Imagine waking in a 15-by-15-foot apartment that still manages to have everything you need. The bed collapses into the wall, and a breakfast table extends down from the back of the bed once it’s tucked away. Instead of closets, look overhead to nooks suspended from the ceiling. Company coming? Get out the stools that stack like nesting dolls in an ottoman.
Micro-apartments, in some cases smaller than college dorm rooms, are cropping up in North American cities as urban planners experiment with new types of housing to accommodate growing numbers of single professionals, students, and the elderly. Single-person households made up 26.7 percent of the U.S. total in 2010, vs. 17.6 percent in 1970, according to Census Bureau data. In cities, the proportion is often higher: In New York, it’s about 33 percent. And these boîtes aren’t just for singles. The idea is to be more efficient and eventually to offer cheaper rents.
To foster innovation, several municipalities are waiving zoning regulations to allow construction of smaller dwellings at select sites. In November, San Francisco reduced minimum requirements for a pilot project to 220 square feet, from 290, for a two-person efficiency unit. In Boston, where most homes are at least 450 sq. ft., the city has approved 300 new units as small as 375 sq. ft. With the blessing of local authorities, a developer in Vancouver in 2011 converted a single-room occupancy hotel into 30 “micro-lofts” under 300 sq. ft. Seattle and Chicago have also green-lighted micro-apartments.
“In the foreseeable future, this trend will continue,” says Avi Friedman, a professor and director of the Affordable Homes Research Group at McGill University’s School of Architecture. A growing number of people are opting to live alone or not to have children, he says. Among this group, many choose cities over suburbs to reduce reliance on cars and cut commute times. “Many people recognize that there is a great deal of value to living in the city,” he says.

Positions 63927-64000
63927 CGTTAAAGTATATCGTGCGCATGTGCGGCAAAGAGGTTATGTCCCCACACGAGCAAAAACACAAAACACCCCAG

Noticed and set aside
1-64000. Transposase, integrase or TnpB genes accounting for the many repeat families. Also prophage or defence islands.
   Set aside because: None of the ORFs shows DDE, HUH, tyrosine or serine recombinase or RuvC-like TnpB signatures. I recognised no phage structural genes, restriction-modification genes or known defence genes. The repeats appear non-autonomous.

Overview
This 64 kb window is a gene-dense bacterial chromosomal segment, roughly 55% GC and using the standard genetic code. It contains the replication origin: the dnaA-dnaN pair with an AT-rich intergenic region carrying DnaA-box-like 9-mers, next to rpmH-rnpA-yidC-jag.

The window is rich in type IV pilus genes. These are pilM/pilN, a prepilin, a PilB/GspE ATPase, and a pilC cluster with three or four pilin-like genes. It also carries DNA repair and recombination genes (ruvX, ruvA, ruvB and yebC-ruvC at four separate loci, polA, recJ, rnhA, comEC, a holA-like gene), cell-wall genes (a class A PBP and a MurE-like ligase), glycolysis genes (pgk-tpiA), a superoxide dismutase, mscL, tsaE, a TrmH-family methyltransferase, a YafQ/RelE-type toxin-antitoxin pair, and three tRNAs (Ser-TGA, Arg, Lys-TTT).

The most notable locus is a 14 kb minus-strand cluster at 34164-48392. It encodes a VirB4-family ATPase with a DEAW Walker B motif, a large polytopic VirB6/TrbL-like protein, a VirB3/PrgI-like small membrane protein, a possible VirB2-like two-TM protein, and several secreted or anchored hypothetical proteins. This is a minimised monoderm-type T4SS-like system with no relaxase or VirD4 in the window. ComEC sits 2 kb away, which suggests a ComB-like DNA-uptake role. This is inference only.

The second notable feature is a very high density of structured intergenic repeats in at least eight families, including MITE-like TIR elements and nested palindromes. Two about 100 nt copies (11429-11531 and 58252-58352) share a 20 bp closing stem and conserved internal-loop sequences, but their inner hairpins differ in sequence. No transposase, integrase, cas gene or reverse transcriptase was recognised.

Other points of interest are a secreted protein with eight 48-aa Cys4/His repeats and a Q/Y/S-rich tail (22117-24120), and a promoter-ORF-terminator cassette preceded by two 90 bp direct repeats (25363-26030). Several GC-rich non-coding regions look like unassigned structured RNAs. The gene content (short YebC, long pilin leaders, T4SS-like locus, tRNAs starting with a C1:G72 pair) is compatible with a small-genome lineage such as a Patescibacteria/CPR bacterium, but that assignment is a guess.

Friedman calls the new fashion for micro-digs the “Europeanization” of North America. In the U.K. the average home is only 915 square feet. In the U.S. the average new single-family home is 2,480 square feet. The National Association of Home Builders expects that to shrink to 2,152 square feet by 2015.
Small living has deep roots in Japan, where land is scarce. “It’s just the way things have always been done,” says Azby Brown, an architect and author of The Very Small Home: Japanese Ideas for Living Well in Limited Space. Three hundred square feet may sound tight, but consider that Japanese families historically lived in row houses outfitted with 100-square-foot living quarters and large communal areas. After World War II, Japan’s homes grew, though not much by American standards. By the late 1980s the average Japanese home measured 900 square feet.
Tight quarters demand ingenuity and compromise. Think of the Japanese futon or the under-the-counter refrigerator, a feature of European apartments. The Murphy bed gets a sleek makeover in a mock-up of a micro-apartment on exhibit at the Museum of the City of New York. The 325-square-foot space, designed by New York architect Amie Gross, also features a table on wheels that can be tucked under a kitchen counter and a flat-screen TV that slides along a rail attached to built-in shelves. Visual tricks such as high ceilings and varied floor materials make the space feel roomier.
The show, titled “Making Room: New Models for Housing New Yorkers,” displays some of the entries from a design competition sponsored by New York’s Department of Housing Preservation and Development. The winning team, comprising Monadnock Development, Actors Fund Housing Development, and nArchitects, secured permission to erect a 10-story building in Manhattan made of prefabricated steel modules. Some of the 55 units will be as small as 250 square feet. “The hope is that with more supply, that should help with the affordability of these kinds of apartments so that the young or the elderly can afford to live closer to the center and not have to commute so far in,” says Mimi Hoang, a co-founder of nArchitects.
Although tiny, these properties aren’t cheap, at least not on a per-square-foot basis. In San Francisco, where two projects are under way, rents will range from $1,200 to $1,500 per month. In New York, the 20-odd units for low- and middle-income renters will start at $939.
Ted Smith, an architect in San Diego, says singles would be better served by residences that group efficiency studios into suites with communal areas for cooking, dining, and recreation. “The market does not want little motel rooms to live in,” he says. “There needs to be cool, hip buildings that everyone loves and goes, ‘Man, these little units are wonderful,’ not ‘I guess I can put up with this.’ ”